Earlier this year, PEAK Grantmaking launched an initiative, presented in our white paper Courage in Practice: 5 Principles for Peak Grantmaking––to help transform the practice of philanthropy into the practice of principled grantmaking. This week, we’ve released a suite of recommendations, tools, and resources to help grantmakers put principles into practice, starting with our first: Tie Practices to Values.
Over the past two years, we’ve worked with our members to explore how grantmaking practices are linked with values and how values are integrated throughout every aspect of grantmaking. This field work has shown us that the most effective grantmaking organizations deliberately connect the “how” of grantmaking to values, strategy, and impact; and, by “walking the talk,” they propel their missions.
Starting in this place—of first, examining and explicitly stating organization values; then, examining your own practices for the demonstration of these values—will lay the groundwork for our coming releases of resources to support your adoption of the other four Principles. (Read about them all here.)
Start with these three key recommended practices to link your grantmaking practices with grantmaker values, to “walk the talk” and propel the mission.
Develop strategic goals related to improving your grantmaking practice.
Strategic planning is a key component of every foundation culture. However, too often, the day-to-day processes, policies, and structures that govern grantmaking practice are left out of this strategic thinking. Effective organizations make sure that conversations about practice are part of staff and board meetings, that strategic plans reference equitable, effective, and efficient practice, and that grantmaking processes are evaluated and strengthened using data.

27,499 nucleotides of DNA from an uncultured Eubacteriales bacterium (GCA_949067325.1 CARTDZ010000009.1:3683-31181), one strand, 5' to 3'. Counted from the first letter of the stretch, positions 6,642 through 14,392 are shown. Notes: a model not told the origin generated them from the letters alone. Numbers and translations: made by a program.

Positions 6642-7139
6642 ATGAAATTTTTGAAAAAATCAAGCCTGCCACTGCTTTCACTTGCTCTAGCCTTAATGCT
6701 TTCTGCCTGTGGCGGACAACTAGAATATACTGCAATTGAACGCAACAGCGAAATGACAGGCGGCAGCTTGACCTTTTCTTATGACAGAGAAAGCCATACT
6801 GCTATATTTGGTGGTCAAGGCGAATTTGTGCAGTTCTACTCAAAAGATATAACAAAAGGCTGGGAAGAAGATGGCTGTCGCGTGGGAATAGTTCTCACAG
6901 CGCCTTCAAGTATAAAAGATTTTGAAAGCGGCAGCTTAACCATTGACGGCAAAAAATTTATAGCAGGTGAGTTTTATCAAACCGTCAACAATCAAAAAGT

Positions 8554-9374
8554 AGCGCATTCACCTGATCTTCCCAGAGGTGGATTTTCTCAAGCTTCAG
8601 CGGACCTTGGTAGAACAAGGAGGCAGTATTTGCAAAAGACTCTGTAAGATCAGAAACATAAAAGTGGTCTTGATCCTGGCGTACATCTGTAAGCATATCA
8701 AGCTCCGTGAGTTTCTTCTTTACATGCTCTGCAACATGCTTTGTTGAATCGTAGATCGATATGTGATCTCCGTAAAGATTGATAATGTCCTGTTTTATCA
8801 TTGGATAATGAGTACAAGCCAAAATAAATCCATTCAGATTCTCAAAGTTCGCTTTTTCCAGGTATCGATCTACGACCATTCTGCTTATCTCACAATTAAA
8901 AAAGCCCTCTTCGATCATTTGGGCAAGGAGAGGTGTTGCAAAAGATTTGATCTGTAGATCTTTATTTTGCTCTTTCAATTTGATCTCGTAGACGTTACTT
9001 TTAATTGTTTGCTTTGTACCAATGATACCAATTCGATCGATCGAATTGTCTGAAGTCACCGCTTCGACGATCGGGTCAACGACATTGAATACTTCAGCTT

Key question: If you were to create a strategic goal related to improving your grantmaking practice, what would you suggest?
Recognize that grantmaking staff are integral to the realization of your organization’s values and strategy.
Grants managers, when they are positioned upstream in the decision-making process around strategy and implementation, can help their organizations develop practices that embody values like equity, power-sharing, learning, and entrepreneurship. PEAK Grantmaking members are being equipped with the tools and resources they need to help their organizations do the hard work to examine and align practices and values.
Key question: How should your grants management staff be positioned internally to encourage equitable and effective grantmaking practices?
Provide grantmaking staff with training and development opportunities that will aid them in tying practices to values.
Equitable and effective grantmaking practices don’t just happen. To advance changes, grants managers need to gather data, make a compelling case, navigate organizational culture, rework entrenched business processes, communicate with internal and external stakeholders, and test new processes—all while making grants. Finding and keeping grants managers with the right skill sets—hard and soft—may mean additional professional development opportunities, adjustments in salary scale, management levels, or other disruptions to the traditional “org chart.”
Key question: What skills and knowledge does your team need to tie your grantmaking practices to your organization’s values?
How you can lead the way
To help answer these key questions and embrace these recommendations for your organization, explore our new suite of Tie Practices to Values resources.
Start with our On-demand Webinar: Tying Practices to Values, where we explore what it means to Tie Practices to Values and how PEAK Grantmaking can help you make the case to fully adapt this Principle in your grantmaking practices. Download our Action Planner: Strategies for Aligning Practices and Values.
PEAK Grantmaking members: Read two new case stories of organizations who are doing this work well; and, exclusive to our Organization Members, download three how-to guides providing roadmaps to put this principle into practice—in your strategic planning, in improving alignment, and in building coalitions for change. (Not a member? Join us!)